One of my favourite holidays arrives this weekend for it’s Chinese New Year! Ever since I was a kid, I’ve loved celebrating Chinese New Year — the only one I adore more is the Mid-Autumn Festival and, of course, Christmas. It’s yet another chance to spend time with family, eat delicious food and partake in traditions and rituals that I’ve always known and held close to my heart.
In many ways, it feels even sweeter to be writing this post with the gift of hindsight. Growing up, I quickly realised that my peers at primary school and I didn’t have the same upbringing and somewhat sadly I’d totally brush off Chinese New Year when it was spoken about at school. My primary school would ‘celebrate’ by handing out fortune cookies and prawn crackers, and making me and the other Chinese kid stand up and talk at 30+ children about our lives. Fun(!) These days, I couldn’t be more proud of my upbringing, my background, my culture. I jump at the chance to share how we celebrate — hence this post! — and I wholeheartedly believe I have a chance at shifting perspectives and sharing more of my beautiful little world.
We celebrate the Year of the Rat starting on Saturday 25th January, 2020, and I’m thoroughly excited. If you didn’t know, the date ‘moves’ every year because it’s calculated by the lunar calendar. My Granny used to calculate her birthday by it, which made for SO much chaos!! We’d joke that she had two birthdays like the Queen, and she’d get cross with us for celebrating the Gregorian date when she personally wanted the lunar…!
There are actually 14 days of celebration, each coming with its own tradition, but I wanted to share the ways my family commemorate Chinese New Year as a fairly traditional Chinese family living in England…
There’s really something to be said about the ‘Clean home, clear mind’ mantra. Particularly for Chinese New Year, it’s considered bad luck to shower, throw anything out or sweep during the holiday, so we always do a big clear out beforehand to prepare for the New Year. The thought is that you sweep the bad luck away and make room for the good, so we do a big clean, declutter and general sort out.
Pop for a haircut and purchase new clothes
Hand in hand with making room for the good, we always get our hair cut or at least trimmed before Chinese New Year. It’s considered taboo to cut your hair during the holiday so a week or so before, we’ll all trim our hair a little. (I got mine done last Friday!) Additionally, we also splash out on a shiny new outfit to welcome the New Year. Bonus points if you select something red to symbolise good fortune and joy; I always take great pleasure in this particular ritual!
Indulge in symbolic food
It wouldn’t be a Chinese holiday or festival without FOOD. Plus, it’s the time for me to rejoice as the first day of the new year is when we eat solely veggie for good karma. There are plentiful symbolic foods that we eat throughout the 14 days at the turn of a New Year and, most sadly, I can’t eat the majority of them now that I’ve adopted a plant-based diet. Nonetheless, I’ll be making my own vegan versions, ready to embrace the Year of the Rat. Food is one of the greatest ways to bring Chinese people together; auspicious foods include fish (for prosperity). dumplings (for wealth), tong yuen (for family togetherness; wholeness), noodles (for longevity) and niangao (for higher income or higher ranking). These primarily stem from the homophonic of the words themselves.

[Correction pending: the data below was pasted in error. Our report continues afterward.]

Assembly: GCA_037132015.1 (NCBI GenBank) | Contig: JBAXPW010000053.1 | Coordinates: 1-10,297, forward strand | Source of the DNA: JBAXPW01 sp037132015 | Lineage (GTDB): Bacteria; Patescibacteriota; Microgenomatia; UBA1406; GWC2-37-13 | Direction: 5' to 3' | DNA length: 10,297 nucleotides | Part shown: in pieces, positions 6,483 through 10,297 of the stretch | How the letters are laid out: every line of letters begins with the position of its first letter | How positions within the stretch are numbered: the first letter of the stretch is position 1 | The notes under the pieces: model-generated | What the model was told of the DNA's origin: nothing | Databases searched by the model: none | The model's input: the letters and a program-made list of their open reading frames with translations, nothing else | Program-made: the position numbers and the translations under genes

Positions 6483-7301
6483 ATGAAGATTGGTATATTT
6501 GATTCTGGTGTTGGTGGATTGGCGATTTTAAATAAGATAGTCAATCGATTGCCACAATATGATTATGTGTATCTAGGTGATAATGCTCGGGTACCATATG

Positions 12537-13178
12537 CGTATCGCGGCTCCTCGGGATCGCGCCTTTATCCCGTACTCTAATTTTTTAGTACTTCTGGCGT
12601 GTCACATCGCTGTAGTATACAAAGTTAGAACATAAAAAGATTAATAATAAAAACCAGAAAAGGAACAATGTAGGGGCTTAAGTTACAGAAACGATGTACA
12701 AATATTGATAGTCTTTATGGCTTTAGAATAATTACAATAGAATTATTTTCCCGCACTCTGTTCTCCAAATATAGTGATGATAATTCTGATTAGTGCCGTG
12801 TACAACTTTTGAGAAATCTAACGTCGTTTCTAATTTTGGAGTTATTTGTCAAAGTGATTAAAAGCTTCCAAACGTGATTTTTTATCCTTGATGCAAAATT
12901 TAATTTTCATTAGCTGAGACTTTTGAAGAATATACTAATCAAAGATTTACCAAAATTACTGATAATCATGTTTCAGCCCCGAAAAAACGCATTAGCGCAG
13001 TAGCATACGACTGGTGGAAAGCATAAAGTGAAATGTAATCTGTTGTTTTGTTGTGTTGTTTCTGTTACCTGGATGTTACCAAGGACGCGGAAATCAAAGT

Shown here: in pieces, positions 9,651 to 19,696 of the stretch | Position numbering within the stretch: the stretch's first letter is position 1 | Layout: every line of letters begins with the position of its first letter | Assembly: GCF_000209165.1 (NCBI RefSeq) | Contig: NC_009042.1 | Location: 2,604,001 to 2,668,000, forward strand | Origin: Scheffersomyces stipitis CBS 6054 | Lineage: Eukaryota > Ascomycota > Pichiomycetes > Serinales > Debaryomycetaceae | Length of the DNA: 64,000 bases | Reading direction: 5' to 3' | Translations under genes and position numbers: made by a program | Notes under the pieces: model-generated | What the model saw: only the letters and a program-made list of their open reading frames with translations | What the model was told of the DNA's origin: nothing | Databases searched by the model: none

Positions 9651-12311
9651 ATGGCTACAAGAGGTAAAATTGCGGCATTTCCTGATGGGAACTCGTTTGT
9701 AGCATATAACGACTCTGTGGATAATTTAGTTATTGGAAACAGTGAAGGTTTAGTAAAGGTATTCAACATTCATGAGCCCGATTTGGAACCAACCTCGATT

Have a pomelo bath
On the night before Chinese New Year, we always bathe with tea leaves and pomelo leaves to wash away bad luck and dirty, evil omens, and encourage good fortune. Odd as this may sound, it’s one of my favourite rituals and one that my siblings and I would always giggle about as kids! I’d never even seen it as odd until Mum sent me back down to Southampton for Uni with a plastic bag of pomelo leaves for my Chinese New Year shower.
Read your zodiac
If you’ve read Daisybutter for a number of years, you’ll know that I used to publish Chinese zodiacs during Chinese New Year. My Granny used to almost religiously consult a 通勝書 (a huge tome that loosely translates as an ‘all-seeing book’). In essence, it’s a Chinese divination guide. Each year, she’d share the supposed fates and readings for each Chinese zodiac, and I’d share them with you! Sadly since she passed in 2016, I haven’t committed to writing these posts again because, well, I can’t bear to. But I always read my Chinese horoscope for the year and take some time to untangle my thoughts.
Pay respects to your ancestors
Of course as with many Chinese festivals, we pay respects to our ancestors. Around the time of Chinese New Year, we visit my Granny and Grandad’s grave, clean it up (if we’re visiting before) and pray. We’ll burn incense and joss papers, and bring their favourite foods. Again, this is one of the rituals that I love the most — we lost my Grandad before I was born, so I grew up doing this — but one that sounds fairly mad to outsiders. We have special permission from the cemetery to do this, and it’s always in a container so as not to disrupt other guests and residents.
Traditionally, you’d spend five days at home and/or with your family, and on the subsequent days, you can head out with friends, etc. I’ve always loved hanging out with my family, something my white-British peers find hard to believe, and it’s even more of a treat in adulthood to do so. Hand in hand with this, I like to utilise the embrace of a New Year to express my gratitude for my family and all that we have and do for each other, whilst we’re all together.
Whew! I hope you enjoyed a little insight into how we celebrate Chinese New Year in the UK.